How do uncontested and contested divorces differ in New York?

On Behalf of | May 1, 2021 | Divorce |

Anyone looking to end their marriage should know that there are two options for doing so in New York – a contested and uncontested divorce. While both of these will result in the same result, which is an end to a couple’s marriage, each process unfolds differently.   

If you’re planning on getting divorced, then you should know a few points about both of these options. This knowledge may help you to prepare for what happens in your case.

Main differences between New York divorce options

A contested divorce means that you and your spouse can’t agree on the points regarding your divorce. An instance in which one of you agrees to end the marriage while the other does not may warrant you filing a contested divorce. The same logic may apply if you two can’t agree with the legal reason for filing for divorce as well. Any disagreements about property division, child custody or finances may also warrant you pursuing a contested divorce.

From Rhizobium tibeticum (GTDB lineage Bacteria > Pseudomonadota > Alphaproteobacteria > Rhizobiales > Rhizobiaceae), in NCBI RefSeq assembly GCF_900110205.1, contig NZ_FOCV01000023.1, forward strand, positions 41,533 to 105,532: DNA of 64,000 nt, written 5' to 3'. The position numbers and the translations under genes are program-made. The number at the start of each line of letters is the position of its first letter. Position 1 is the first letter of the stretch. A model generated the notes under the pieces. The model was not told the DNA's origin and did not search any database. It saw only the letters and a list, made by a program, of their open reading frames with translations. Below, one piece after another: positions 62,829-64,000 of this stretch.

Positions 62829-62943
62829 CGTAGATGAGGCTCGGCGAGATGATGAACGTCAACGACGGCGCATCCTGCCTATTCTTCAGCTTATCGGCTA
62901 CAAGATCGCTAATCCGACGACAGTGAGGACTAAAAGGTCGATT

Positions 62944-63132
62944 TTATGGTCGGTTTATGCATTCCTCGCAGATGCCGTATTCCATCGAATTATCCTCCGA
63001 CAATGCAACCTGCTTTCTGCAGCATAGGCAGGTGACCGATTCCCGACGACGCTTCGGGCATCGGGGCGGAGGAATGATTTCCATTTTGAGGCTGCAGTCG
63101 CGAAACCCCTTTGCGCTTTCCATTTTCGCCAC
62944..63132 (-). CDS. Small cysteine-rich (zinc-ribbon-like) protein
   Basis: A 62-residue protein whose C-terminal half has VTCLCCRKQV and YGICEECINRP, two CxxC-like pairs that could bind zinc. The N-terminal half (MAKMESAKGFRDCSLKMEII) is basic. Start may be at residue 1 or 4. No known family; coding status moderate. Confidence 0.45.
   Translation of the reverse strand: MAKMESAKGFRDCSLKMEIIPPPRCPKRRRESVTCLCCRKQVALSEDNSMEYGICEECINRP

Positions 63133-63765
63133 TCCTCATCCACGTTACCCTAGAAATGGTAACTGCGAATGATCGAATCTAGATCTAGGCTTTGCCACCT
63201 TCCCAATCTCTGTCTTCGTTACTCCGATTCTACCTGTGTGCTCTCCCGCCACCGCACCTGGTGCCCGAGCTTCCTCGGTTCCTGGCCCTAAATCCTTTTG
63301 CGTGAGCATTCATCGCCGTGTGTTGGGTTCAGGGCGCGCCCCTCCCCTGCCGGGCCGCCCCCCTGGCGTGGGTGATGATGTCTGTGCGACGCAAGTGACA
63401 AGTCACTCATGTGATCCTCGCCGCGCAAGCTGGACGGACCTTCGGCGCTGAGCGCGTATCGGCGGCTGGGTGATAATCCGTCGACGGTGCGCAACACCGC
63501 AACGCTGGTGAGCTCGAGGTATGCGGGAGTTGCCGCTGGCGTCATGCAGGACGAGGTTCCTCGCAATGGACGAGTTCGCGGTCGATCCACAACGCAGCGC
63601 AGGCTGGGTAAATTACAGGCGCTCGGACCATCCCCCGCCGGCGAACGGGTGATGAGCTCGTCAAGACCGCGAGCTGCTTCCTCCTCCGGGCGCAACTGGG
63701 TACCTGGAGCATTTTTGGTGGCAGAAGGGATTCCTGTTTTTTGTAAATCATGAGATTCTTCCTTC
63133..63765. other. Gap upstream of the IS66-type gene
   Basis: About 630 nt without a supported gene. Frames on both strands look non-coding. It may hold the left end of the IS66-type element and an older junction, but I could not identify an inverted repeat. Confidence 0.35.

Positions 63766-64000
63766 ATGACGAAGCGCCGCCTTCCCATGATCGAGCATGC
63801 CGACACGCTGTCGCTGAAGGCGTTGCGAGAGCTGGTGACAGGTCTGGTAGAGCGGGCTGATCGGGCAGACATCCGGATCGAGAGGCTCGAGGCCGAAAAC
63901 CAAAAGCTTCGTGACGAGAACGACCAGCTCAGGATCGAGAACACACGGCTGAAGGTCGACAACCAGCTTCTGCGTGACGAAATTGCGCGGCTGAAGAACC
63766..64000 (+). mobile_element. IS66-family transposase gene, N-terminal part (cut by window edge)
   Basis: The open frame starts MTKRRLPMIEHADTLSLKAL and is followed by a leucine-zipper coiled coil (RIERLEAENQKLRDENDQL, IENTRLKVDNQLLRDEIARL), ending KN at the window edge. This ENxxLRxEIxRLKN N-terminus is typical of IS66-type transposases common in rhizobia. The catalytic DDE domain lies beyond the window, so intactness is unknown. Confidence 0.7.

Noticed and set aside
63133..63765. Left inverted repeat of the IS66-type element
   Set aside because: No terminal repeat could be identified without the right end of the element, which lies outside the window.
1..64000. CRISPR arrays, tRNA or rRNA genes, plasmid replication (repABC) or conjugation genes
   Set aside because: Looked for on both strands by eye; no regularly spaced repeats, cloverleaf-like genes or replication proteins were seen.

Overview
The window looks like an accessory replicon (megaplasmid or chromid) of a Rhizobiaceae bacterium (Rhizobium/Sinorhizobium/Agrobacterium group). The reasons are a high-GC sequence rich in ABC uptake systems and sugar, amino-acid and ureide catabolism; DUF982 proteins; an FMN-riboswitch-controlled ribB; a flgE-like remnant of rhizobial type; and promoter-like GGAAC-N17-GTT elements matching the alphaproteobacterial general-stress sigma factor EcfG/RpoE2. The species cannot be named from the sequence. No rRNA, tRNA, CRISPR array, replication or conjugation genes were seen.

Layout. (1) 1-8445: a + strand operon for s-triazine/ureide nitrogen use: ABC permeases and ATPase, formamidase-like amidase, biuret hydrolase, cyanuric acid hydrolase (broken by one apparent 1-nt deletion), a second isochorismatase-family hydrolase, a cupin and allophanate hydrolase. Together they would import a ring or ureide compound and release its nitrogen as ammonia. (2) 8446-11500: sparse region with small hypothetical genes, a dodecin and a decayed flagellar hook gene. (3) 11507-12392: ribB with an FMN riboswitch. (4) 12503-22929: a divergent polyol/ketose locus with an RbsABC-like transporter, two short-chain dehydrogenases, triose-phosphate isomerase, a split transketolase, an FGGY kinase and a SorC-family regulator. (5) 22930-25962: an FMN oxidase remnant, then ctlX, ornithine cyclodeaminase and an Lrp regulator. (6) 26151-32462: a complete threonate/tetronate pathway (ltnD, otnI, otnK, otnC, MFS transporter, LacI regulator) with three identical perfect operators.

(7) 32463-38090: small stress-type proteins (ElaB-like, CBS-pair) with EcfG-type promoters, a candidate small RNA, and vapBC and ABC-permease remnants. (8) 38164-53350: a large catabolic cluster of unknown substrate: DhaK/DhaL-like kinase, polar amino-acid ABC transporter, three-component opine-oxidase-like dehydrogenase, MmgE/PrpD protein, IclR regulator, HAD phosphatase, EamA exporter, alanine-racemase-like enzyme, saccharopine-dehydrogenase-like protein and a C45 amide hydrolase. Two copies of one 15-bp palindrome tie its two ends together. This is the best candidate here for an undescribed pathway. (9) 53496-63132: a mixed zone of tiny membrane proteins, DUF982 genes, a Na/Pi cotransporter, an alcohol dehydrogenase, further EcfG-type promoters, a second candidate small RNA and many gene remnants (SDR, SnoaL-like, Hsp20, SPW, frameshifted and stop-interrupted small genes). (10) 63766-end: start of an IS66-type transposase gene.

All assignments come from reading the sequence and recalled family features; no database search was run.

Divorcing couples that agree on all terms surrounding their split can pursue an uncontested divorce. It’s much more likely for a couple that doesn’t have children under the age of 21 to file an uncontested than it would be if they did. 

How can divorces be resolved?

Some couples seek to resolve their differences with the help of a third-party mediator or some collaborative law professional. Many spouses prefer this option as it’s usually a faster and less expensive approach to reaching a divorce settlement than litigation is. Couples that resolve their divorces via the litigation process must generally attend multiple court hearings in their cases. 

You might find it helpful to discuss your case’s details and potential ways to resolve your differences with an attorney. Your lawyer can advise you of your legal options so that you can make the most informed choice that protects your interests in your case.